Here sits William of Orange astride his horse on Dame Street, close to College Green. King Billy was unveiled in 1701, commisioned by Dublin Corporation to commemorate his victory at the Battle of the Boyne over King James in 1690. The artist was Grinling Gibbons.
The Battle of the Boyne and William of Orange himself became integral parts of Ulster Protestant folklore and tradition, with its annual commemoration by the Orange Order every 12 July. As such, it's understandable that this statue was occasionally a focus for nationalist anger - as well as childish pranks. In 1710 the statue was smeared with mud and its sceptre stolen by several students from nearby Trinity College. When caught they were fined, expelled and sentenced to stand before the statue bearing a placard stating their crime.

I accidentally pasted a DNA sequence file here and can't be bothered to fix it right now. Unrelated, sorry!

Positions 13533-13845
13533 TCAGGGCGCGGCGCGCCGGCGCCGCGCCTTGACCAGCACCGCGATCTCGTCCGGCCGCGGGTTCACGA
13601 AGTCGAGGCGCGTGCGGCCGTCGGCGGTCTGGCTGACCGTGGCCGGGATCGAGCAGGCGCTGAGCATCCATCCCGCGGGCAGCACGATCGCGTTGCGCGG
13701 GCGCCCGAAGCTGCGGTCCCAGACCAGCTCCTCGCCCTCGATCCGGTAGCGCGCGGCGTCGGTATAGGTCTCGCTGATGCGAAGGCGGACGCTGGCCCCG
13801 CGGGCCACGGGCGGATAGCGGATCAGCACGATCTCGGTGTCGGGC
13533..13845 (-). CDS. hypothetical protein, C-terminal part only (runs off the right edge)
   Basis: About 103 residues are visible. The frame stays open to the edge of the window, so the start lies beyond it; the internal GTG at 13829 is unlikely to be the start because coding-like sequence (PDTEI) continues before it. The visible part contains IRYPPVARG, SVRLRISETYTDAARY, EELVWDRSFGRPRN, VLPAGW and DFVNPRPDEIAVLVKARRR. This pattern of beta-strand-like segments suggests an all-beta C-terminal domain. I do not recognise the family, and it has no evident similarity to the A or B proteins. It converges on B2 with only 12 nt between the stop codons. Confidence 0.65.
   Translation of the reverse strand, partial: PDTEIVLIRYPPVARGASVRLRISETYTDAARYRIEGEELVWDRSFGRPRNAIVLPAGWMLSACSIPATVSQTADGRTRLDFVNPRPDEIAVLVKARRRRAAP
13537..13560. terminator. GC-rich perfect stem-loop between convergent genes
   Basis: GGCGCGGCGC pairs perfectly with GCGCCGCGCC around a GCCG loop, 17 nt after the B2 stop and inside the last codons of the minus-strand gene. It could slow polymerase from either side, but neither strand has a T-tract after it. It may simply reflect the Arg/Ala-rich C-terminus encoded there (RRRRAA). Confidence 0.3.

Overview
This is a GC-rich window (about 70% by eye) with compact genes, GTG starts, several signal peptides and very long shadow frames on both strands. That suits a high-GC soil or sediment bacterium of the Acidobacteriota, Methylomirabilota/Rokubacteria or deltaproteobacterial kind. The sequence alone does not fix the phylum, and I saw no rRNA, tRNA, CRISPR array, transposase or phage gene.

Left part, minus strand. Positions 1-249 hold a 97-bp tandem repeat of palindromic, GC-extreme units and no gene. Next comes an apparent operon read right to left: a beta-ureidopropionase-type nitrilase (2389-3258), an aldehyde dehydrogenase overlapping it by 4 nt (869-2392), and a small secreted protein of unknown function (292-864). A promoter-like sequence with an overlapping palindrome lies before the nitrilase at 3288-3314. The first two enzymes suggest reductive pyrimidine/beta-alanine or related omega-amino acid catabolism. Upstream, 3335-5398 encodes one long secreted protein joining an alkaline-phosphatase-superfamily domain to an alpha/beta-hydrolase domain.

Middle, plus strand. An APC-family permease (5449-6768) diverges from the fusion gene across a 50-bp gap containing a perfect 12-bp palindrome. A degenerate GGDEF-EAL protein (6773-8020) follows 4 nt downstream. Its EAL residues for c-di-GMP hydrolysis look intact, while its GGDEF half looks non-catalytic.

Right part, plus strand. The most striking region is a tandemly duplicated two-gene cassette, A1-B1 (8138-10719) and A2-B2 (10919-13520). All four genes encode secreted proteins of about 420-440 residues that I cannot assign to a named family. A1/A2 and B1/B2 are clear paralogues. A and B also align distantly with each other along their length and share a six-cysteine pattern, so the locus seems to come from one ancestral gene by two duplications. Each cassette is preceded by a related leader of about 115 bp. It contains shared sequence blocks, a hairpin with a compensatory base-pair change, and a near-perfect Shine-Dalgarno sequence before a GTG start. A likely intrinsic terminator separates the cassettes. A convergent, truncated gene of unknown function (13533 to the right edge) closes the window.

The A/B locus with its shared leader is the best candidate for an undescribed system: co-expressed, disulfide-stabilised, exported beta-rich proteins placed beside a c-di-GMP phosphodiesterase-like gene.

Further acts of vandalism were numerous, with attempts being made to file off the head as well as the sword being stolen, and watchmen had to be posted at the statue to protect it. In 1805 a man posing as an artisan informed the watchman on duty that he had to paint the statue in anticipation of the 12 July celebrations. When the watchman returned, he found the statue had been covered not with paint, but with a mixture of tar and grease.
The battered statue limped on in this manner until 1929, when it was destroyed in an explosion planned by the IRA.
The Story of Dublin, D. A. Chart, illustrated by Henry J. Howard. (1907)
LROY 727 and LROY 2993 National Library of Ireland